This paper is organized as follows. In the next section, we present several important properties of solutions to the continuous model. A particular discretization is constructed in Section 3. We illustrate the global asymptotic stability of disease-free equilibrium and endemic equilibrium in Sections 4 and 5, and provided numerical examples to verify our results in Section 6. Finally, we provide a summary of the obtained results and present a possible extension of this work.

### 2 Dynamical properties of the continuous model

In this section, we review some dynamical properties of the SIR epidemic model with constant vaccination strategy (1.1). It should be noted that the system of continuous equations, if added together, satisfies the conservation law [16]

(2.1)

The exact solution of equation (2.1) is

(2.2)

where . Any solution , , of model (1.1) satisfies

(2.3)

All valid epidemic models must have this feature since negative population numbers cannot exist as a physical reality. Moreover, it is easy to verify that the domain

is a compact, positively invariant set for model (1.1).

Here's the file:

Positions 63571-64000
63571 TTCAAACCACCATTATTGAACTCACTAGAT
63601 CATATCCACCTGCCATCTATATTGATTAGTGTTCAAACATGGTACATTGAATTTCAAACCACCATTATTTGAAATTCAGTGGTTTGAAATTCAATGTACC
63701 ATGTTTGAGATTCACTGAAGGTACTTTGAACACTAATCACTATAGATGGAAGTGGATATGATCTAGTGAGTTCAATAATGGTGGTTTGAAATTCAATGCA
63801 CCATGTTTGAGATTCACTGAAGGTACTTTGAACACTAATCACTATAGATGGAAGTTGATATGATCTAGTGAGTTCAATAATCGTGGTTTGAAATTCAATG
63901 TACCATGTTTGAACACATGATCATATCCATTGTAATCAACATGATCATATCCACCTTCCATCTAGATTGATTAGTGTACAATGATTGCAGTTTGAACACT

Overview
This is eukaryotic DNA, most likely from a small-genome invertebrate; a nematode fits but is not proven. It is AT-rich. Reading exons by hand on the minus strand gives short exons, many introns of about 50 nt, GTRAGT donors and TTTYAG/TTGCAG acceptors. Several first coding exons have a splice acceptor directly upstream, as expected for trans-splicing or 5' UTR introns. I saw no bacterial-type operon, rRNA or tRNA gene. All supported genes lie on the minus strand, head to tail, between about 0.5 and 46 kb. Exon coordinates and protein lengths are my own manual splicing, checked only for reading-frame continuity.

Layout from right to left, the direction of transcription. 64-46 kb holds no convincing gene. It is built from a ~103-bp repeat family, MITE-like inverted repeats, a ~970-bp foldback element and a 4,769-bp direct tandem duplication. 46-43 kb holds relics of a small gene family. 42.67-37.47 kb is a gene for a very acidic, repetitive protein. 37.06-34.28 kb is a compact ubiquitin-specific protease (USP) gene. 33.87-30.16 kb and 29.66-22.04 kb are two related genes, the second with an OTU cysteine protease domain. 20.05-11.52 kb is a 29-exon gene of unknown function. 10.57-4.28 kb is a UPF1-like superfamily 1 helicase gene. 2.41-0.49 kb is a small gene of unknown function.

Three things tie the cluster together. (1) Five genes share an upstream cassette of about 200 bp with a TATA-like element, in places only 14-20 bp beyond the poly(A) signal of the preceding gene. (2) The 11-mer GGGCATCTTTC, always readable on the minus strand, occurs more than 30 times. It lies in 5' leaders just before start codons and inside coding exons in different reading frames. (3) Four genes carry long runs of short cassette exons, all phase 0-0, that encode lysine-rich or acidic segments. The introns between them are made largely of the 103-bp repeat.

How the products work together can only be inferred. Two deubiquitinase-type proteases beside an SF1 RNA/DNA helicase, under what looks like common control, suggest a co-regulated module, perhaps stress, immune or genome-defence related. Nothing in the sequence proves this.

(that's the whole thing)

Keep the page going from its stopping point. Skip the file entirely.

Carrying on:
Define the basic reproduction number as follows:

(2.4)

Then the following results can be summarized in Li et al.[3].

Theorem 1Model (1.1) always has a disease-free equilibriumand has a unique endemic equilibriumwhen, where

Theorem 2For model (1.1), the following results hold.

(i) If, the disease-free equilibriumis globally asymptotically stable inD. On the other hand, if, is unstable;

(ii) If, then the unique endemic equilibriumis globally asymptotically stable in D.

### 3 The NSFD scheme

To derive the NSFD scheme, we define the following notation [16]:

where is the constant time-step size. By applying the NSFD scheme to model (1.1), we can obtain the following discrete-time SIR epidemic model with constant vaccination strategy

(3.1)

where the denominator function (see [11,12]) is

It is noted that discretized model (3.1) can be considered as using the standard Euler method for the first derivative and a nonlocal expression for nonlinear terms. It can be easily rearranged to get its explicit version

(3.2)